Who wouldn’t want to be the next Emily Nagel or Mustafa Ingham, who became household names because of the Red Bull Youth America’s Cup and have now kicked on in their respective sailing careers?
Who wouldn’t want the legacy that has been created by the Endeavour Programme, servicing aspiring, young Bermudians?
Finally, PwC reported that the event delivered a 535 per cent return in projected revenues.
So rinse and repeat me!
What Mr Burt and his colleagues in the Opposition, plus those farther afield who got caught up in this air of fantasy, failed and/or lacked the knowhow to elucidate is that any attempt at bidding for the Cup would have been a sure-fire exercise in throwing good money after bad.
It should not take long for anyone who paid close attention to the America’s Cup cycle between the 34th and 35th editions to sniff out such an eventuality.
A quick history lesson.
Just to win the bid for AC35 required a masterful working of the oracle — pun intended — by Sir Russell Coutts representing the America’s Cup Event Authority and Grant Gibbons in his role as Minister of Economic Development. Getting the cup-holders, Oracle Team USA, to get in bed with Bermuda while royally teeing off San Diego was a masterstroke and the highlight of Michael Dunkley’s premiership. But the key then was that the Americans had the cup, and this was the first time they had defended outside of mainland USA.
Cue Emirates Team New Zealand, the reigning cup-holders. No challenger protested with their feet against the selection of Bermuda as host venue more than the Kiwis. They fought in the boardrooms and in the media before belatedly making their way to the island as the last team to set up camp in Dockyard.
They then went on and won the thing. Rather convincingly. And, again, with their feet, thanks to some outstandingly innovative technology.
So, despite their country incurring a multimillion-dollar loss in hosting a successful defence last year and exclusive talks breaking down with the New Zealand Government for 2024, looking towards Bermuda as a potential host venue for AC37 — effectively “home court” for the Americans — is beyond highly improbable.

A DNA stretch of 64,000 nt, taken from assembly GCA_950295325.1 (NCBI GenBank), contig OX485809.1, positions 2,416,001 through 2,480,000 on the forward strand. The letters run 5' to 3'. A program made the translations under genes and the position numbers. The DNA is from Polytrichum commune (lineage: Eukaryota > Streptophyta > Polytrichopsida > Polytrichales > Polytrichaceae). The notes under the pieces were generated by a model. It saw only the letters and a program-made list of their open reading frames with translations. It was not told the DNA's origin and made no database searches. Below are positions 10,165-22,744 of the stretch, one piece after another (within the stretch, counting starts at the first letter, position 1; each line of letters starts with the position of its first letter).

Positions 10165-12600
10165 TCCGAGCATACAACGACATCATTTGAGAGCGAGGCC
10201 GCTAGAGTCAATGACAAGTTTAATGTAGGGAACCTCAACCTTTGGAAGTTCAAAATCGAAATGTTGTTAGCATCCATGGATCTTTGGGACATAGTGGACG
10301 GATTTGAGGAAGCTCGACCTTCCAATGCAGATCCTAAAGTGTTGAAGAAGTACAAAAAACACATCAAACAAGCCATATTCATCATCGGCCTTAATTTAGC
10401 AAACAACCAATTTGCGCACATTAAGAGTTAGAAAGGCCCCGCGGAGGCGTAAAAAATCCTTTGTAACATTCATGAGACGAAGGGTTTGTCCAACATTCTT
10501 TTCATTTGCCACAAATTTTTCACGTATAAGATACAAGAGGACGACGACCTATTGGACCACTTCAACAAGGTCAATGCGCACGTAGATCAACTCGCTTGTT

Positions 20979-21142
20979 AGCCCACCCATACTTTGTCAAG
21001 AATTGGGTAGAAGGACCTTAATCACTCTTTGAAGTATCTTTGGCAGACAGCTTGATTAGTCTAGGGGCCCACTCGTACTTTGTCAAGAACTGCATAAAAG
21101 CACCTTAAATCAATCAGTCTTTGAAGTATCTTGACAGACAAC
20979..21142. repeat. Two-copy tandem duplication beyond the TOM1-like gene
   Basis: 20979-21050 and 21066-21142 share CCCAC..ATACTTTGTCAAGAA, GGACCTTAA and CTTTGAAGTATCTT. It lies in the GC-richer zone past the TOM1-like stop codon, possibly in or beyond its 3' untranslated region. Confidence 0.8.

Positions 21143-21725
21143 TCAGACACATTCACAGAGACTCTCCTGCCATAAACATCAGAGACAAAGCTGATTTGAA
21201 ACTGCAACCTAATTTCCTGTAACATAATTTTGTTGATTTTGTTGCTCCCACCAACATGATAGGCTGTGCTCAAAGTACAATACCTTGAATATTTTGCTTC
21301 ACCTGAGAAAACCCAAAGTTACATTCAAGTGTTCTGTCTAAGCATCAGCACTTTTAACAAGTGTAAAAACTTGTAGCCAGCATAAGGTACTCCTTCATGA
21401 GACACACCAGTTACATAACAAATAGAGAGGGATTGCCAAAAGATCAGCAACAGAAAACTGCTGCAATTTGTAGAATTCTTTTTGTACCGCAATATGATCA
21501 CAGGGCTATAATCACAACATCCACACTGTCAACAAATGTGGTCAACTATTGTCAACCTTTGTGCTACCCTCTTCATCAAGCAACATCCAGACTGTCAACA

Málaga and Barcelona in Spain, Cork in Ireland and Jeddah in Saudi Arabia are the venues in contention, the winner to be announced by the end of next month.
There have been evaluation visits to at least one suitor already. Bermuda started thinking about this seriously — politically and on social media — last week!
Talk about “After the Lord Mayor’s Show”.
Any foolhardy attempt at this juncture would be as embarrassingly dismissed and at considerable expense as England’s attempt to overawe football world governing body Fifa with a holy trinity of David Beckham, David Cameron and William, the Duke of Cambridge in attendance in Zurich in December 2010 when bidding to host the 2018 World Cup — only to be dumped out of the bidding process after the very first round.
The England bid infamously won a mere two votes out of 22 despite being assured otherwise by fat, middle-aged guys in suits only too happy to appear in photo ops pressing the flesh with the most famous man in football, the British prime minister and a future king.
Bermuda would be so lucky.
It is right of our ambition to be on the periphery of conversation for AC37 — but only as a potential venue for a World Series event, not the Challenger Series or the America’s Cup match itself. Not until the Americans regain possession of the Auld Mug and prioritise racing on this side of the Atlantic.
Until then we should stay in our lane and place emphasis on locking down and upgrading what we have already.
The Butterfield Bermuda Championship, and any potential spin-off, is a tremendous place to start.